May 30, 2010

Photo Essay: Wilacre Park to Coldwater Canyon

I'm still not used to the fact that, unlike Manhattan, there are real hikes you can do out here in LA that are really centrally located. Although during my last trip I did get to hike up to the observatory in Griffith Park, it was really crowded and didn't provide the feeling of wilderness that I've been seeking since returning from Joshua Tree last summer. During this trip, as soon as I had a break in my meeting schedule, I took a detour into Wilacre Park, part of Fryman Canyon, on my way to the Valley.

The parking lot was full and I was greeted by an excited hiking group of well-toned, tanned men and their dogs getting ready to set off as I changed into my sneakers. I was worried that this popular park would also be too populated for my taste, but the steep climb dissipates the crowd from the get-go, everyone taking the wide, old paved road at their own (in my case, relatively leisurely) pace.

There were lots of signs of former habitation in the park, from the paved road to fences and other rusted, graffitied metal scraps. Wilacre reportedly housed the estate of a silent film star.

There was definitely a building here once.

But the winding road increasingly losing its pavement, takes you quickly out of the city, with gentle reminders along the way when a clearing reveals the skyline below.

The map made it look like there was a big loop that I could take though the park that would return me to the parking lot, but the only trail marker I ever saw was at the Betty B. Dearing trailhead, and never again. I did spot some diversions off the trail, including this steep climb to a scenic overlook, whose rope-assisted climb proved to be visited less, yet extremely gratifying.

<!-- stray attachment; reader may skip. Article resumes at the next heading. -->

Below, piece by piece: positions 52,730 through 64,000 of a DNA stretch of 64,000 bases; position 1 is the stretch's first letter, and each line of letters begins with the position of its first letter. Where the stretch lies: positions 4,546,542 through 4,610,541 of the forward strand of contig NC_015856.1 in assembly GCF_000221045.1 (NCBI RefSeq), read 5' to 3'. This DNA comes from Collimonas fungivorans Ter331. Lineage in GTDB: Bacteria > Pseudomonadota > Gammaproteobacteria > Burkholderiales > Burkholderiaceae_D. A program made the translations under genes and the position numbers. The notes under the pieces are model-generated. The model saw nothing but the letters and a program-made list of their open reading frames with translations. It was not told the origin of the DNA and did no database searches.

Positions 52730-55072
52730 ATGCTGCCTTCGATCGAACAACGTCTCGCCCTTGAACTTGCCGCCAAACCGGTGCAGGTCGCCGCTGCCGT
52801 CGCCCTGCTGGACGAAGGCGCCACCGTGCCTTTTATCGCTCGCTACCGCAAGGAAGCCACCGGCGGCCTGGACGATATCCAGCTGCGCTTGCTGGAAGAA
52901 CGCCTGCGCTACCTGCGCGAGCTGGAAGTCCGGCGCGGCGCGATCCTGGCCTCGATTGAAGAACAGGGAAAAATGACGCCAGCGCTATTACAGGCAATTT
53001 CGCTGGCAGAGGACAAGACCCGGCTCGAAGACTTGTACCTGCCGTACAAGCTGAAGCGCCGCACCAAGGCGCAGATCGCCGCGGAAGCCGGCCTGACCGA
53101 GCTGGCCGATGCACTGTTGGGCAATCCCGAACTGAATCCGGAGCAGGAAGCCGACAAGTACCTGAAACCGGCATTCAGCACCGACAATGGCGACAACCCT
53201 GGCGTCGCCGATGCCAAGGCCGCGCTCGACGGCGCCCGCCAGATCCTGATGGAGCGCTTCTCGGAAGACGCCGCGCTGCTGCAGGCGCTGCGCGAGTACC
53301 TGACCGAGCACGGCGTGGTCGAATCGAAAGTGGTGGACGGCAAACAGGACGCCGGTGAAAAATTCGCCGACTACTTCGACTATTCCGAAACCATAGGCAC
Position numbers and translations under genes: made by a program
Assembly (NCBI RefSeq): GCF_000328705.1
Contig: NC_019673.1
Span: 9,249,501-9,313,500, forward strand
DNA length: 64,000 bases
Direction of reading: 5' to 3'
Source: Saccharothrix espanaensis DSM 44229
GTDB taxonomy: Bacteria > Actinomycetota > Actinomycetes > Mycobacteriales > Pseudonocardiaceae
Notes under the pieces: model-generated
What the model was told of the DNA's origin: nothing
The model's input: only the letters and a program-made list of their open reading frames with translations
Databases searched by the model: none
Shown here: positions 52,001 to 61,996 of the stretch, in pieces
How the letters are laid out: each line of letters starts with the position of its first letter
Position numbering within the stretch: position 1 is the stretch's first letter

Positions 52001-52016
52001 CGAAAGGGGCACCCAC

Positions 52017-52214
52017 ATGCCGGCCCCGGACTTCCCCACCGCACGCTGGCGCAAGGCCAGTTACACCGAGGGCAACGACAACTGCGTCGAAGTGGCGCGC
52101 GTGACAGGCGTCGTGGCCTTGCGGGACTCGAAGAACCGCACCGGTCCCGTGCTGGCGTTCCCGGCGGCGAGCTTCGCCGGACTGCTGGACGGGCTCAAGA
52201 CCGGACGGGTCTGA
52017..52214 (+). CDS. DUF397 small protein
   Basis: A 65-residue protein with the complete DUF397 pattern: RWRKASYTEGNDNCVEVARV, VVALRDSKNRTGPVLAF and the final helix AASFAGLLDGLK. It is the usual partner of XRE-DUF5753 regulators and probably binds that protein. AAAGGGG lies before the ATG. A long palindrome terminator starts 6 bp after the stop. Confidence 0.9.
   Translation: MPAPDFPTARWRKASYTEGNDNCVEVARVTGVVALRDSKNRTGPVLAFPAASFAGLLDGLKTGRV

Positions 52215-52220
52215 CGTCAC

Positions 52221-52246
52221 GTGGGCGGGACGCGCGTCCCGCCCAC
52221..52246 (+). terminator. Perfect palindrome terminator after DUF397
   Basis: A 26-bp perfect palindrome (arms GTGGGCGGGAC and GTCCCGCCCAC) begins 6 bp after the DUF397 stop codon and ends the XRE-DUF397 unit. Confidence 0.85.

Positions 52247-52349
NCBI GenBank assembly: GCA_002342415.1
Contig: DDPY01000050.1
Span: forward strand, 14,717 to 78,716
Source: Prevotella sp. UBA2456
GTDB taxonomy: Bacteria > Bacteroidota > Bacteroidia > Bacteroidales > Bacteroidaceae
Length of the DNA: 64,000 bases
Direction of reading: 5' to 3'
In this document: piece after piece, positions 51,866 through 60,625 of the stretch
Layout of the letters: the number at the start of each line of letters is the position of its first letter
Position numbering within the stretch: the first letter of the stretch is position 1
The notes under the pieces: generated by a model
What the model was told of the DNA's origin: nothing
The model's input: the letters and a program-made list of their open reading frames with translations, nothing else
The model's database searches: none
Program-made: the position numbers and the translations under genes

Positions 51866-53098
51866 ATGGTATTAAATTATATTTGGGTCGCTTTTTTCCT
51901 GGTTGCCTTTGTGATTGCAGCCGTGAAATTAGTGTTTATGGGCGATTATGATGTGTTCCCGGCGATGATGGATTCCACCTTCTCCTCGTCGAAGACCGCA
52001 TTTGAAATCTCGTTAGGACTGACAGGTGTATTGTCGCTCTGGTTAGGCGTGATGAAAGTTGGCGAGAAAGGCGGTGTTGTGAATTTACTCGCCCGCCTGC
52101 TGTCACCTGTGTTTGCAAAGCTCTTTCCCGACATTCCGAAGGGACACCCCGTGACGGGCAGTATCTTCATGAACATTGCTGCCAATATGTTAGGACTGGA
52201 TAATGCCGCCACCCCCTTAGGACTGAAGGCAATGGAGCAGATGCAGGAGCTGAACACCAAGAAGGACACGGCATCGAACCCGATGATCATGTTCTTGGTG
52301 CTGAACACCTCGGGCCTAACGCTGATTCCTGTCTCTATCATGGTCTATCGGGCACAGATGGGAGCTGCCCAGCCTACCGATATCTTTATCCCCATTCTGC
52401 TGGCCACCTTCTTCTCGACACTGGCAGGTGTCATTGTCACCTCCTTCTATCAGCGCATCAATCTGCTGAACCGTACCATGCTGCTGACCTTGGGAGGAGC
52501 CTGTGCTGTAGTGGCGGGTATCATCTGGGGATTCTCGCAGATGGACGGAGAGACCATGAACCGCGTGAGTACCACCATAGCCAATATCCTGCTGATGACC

On the way to the top, I passed by a giant beaver cactus that had been carved within an inch of its life by hikers before me.

Soon after returning from the diversion, Wilacre Park just ends, and leads into Coldwater Canyon and its pervasive propaganda from the Tree People. The color of the ground below actually changes to show the boundary between the two parks.

Having expected a loop, and not having a map with me, I retraced my steps through Wilacre to try to find a turn I may have missed. I only found unmarked, narrow clearings through thick brush that appeared to be more like washes than trails and, so, defeated, revised my hike into an out-and-back and went back the same way I came.

The wildflowers in Griffith Park had been stunning two months ago, but with the incipient summer and the rising temperatures, Wilacre Park was mostly just green (which, in LA, is better than the very flammable brown). There were a few splashes of color along the way...

Hiking Wilacre Park wasn't the most obvious choice, or the most difficult, but it was on the way to my afternoon pool party, just off Laurel Canyon (another one of my favorite drives), and so it fit the bill. Next time I'll explore some of the surrounding canyons...and will bring a map.

To become a fan on Facebook, click here.

Bookmark and Share

No comments:

Post a Comment